Shark nets to go, SMART drumlines to stay

UPDATE 12.30pm - Australia Seabird Rescue call for immediate net removal

Australian Seabird Rescue general manager, Kathrina Southwell said Minister for Primary Industry, Niall Blair should order the removal of the shark nets immediately.

"We are really happy the nets are coming out mid-June, but I would like to ask Niall Blair why the nets ate still in when we already have the answers," she said.

"With only a handful of target species being caught and over 100 innocent and harmless marine creatures dying in the past five months, including 50 in the April to May bycatch report, they should finish the trial right now."

Ms Southwell said she was also concerned the most recent bycatch report showed the death of a grey nurse shark, which she said is a critically endangered species.


UPDATE 8.10am : Greens call for drumlines over nets

NSW Greens MP and Marine Environment spokesman Justin Field has called on the state government to take an evidence-based approach to shark management and choose drumlines over nets.

"The evidence is in," he said.

"Shark nets are little more than floating death traps for all marine life while drumlines appear to be an efficient means of catching target sharks."

Mr Field said everyone wants to ensure people are kept as safe as possible while keeping the marine environment healthy by minimising the toll on sharks and other marine animals. 


THE state government has said it will pull shark nets out of the water on the North Coast next month and install more SMART drumlines, it has been reported.

The Department of Primary Industries released the details of the net bycatch for April to May, which revealed that 50 animals had died.

Minister for Primary Industries Niall Blair said to date, six target sharks had been caught the nets, compared with 29 on the SMART drumlines.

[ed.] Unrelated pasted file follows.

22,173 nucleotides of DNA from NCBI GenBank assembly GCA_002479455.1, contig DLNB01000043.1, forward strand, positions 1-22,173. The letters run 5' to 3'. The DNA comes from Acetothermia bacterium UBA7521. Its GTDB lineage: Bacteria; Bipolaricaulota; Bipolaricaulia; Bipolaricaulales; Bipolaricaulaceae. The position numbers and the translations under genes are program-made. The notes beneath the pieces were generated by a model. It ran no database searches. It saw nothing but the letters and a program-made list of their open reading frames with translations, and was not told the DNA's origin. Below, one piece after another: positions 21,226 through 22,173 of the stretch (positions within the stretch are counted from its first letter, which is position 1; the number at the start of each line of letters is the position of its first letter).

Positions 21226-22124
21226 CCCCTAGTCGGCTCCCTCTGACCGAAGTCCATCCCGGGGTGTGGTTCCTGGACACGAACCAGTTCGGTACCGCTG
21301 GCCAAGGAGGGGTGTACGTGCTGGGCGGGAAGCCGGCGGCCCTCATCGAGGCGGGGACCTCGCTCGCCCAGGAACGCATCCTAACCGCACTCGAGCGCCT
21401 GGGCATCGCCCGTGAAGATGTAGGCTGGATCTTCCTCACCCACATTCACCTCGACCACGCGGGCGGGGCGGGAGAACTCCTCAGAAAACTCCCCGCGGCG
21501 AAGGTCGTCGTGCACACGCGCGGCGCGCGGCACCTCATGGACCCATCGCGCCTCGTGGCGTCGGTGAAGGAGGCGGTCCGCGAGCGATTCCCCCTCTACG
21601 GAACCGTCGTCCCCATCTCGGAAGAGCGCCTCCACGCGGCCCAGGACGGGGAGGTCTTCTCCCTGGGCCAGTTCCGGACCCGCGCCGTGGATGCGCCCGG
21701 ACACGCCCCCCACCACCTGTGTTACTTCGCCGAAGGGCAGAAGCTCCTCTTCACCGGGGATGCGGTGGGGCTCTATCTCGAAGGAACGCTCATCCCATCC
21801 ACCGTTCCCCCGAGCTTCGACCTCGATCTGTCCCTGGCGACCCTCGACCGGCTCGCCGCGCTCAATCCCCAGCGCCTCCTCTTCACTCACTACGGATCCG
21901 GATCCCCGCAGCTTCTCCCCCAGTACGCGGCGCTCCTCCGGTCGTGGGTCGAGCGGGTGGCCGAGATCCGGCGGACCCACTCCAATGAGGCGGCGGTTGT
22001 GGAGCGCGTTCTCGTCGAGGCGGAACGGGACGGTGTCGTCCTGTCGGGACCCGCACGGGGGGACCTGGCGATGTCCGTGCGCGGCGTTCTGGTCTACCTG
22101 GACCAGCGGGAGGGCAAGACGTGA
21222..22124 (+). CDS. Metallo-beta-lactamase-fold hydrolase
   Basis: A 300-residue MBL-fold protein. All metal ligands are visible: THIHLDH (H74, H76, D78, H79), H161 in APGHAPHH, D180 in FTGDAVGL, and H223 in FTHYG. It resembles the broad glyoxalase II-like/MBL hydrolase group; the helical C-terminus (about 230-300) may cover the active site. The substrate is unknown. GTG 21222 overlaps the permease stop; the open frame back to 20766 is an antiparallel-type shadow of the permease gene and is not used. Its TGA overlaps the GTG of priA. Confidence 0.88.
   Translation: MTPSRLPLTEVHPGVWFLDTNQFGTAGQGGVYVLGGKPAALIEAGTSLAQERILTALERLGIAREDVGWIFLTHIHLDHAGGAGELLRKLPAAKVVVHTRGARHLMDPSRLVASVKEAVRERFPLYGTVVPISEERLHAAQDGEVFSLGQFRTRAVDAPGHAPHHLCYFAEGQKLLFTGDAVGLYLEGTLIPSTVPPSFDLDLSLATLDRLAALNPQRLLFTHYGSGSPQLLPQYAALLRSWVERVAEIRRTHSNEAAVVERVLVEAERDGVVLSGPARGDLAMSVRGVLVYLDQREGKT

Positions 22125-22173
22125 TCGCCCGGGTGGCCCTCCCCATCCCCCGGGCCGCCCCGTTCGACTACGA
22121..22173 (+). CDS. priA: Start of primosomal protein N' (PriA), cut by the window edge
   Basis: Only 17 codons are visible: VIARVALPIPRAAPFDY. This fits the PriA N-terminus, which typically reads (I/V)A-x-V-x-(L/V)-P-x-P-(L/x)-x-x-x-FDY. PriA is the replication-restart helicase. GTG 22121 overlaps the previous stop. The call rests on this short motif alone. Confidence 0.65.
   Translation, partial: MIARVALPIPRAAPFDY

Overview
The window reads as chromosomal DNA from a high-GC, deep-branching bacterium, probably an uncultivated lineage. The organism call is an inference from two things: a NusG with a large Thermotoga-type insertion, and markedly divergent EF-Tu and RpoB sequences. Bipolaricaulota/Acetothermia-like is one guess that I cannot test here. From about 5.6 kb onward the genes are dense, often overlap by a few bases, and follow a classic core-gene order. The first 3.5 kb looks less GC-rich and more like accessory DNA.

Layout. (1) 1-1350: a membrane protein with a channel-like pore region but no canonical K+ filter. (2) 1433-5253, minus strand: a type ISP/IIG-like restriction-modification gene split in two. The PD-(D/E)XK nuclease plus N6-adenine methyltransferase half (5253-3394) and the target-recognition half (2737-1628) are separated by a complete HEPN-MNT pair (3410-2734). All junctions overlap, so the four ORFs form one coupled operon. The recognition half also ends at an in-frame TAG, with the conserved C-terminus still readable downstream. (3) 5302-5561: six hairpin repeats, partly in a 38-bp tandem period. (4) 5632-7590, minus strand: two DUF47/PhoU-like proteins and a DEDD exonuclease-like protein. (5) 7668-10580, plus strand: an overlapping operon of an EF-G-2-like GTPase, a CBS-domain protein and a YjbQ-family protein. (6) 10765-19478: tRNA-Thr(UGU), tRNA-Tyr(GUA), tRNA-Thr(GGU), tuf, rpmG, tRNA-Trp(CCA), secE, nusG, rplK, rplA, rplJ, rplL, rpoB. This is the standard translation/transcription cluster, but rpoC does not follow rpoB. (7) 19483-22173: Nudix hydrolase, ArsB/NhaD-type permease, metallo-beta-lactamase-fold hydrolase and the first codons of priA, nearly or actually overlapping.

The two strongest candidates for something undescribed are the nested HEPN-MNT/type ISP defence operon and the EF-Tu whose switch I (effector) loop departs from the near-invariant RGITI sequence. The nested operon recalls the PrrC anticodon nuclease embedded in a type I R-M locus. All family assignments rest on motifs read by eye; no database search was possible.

He said the indication was that SMART drumlines were the smart option.

"The results that we are getting are very positive, they are very targeted in the fact that there's basically very little bycatch associated with them (and) we're happy with the results that we've seen to date," Mr Blair said.

The minister said 10 more SMART drumlines will be put in the water in mid June and that the net trial would continue despite the start of the whale migration season.

"We've said all along that we wanted to have the nets in the water for six months, we're going to take them out of the water after the June long weekend.

"The advice that I have is that that won't cause any issues with the whale migration and certainly that's something we want to make sure that we don't have an impact on," Mr Blair said.

Ballina Shire Councillor Nathan Willis said this on Facebook last night:

"Just received word that the failed shark net trial in Ballina Shire will end earlier than planned due to the impact on other marine species.

"Proud to say that with Keith Williams I never supported this measure.

"It was always political and very poor policy.

"We now stand a chance of keeping our dolphin and other key marine life populations in Ballina Shire.

"Don't get me wrong, we need shark mitigation measures.

"It's just that nets were never that measure."

June 13 will mark the end of the six month shark net trial, it has been reported.

Holiday housing hassle

Holiday housing hassle

Council seeks to control Airbnb in Byron

Doing this while driving will cost you 10 demerit points

Doing this while driving will cost you 10 demerit points

Police will be clamping down on this behaviour that costs lives

Insta model’s strict dress code for wedding guests

Insta model’s strict dress code for wedding guests

Pia Muehlenbeck issued specific outfit instructions via a mood board

Local Partners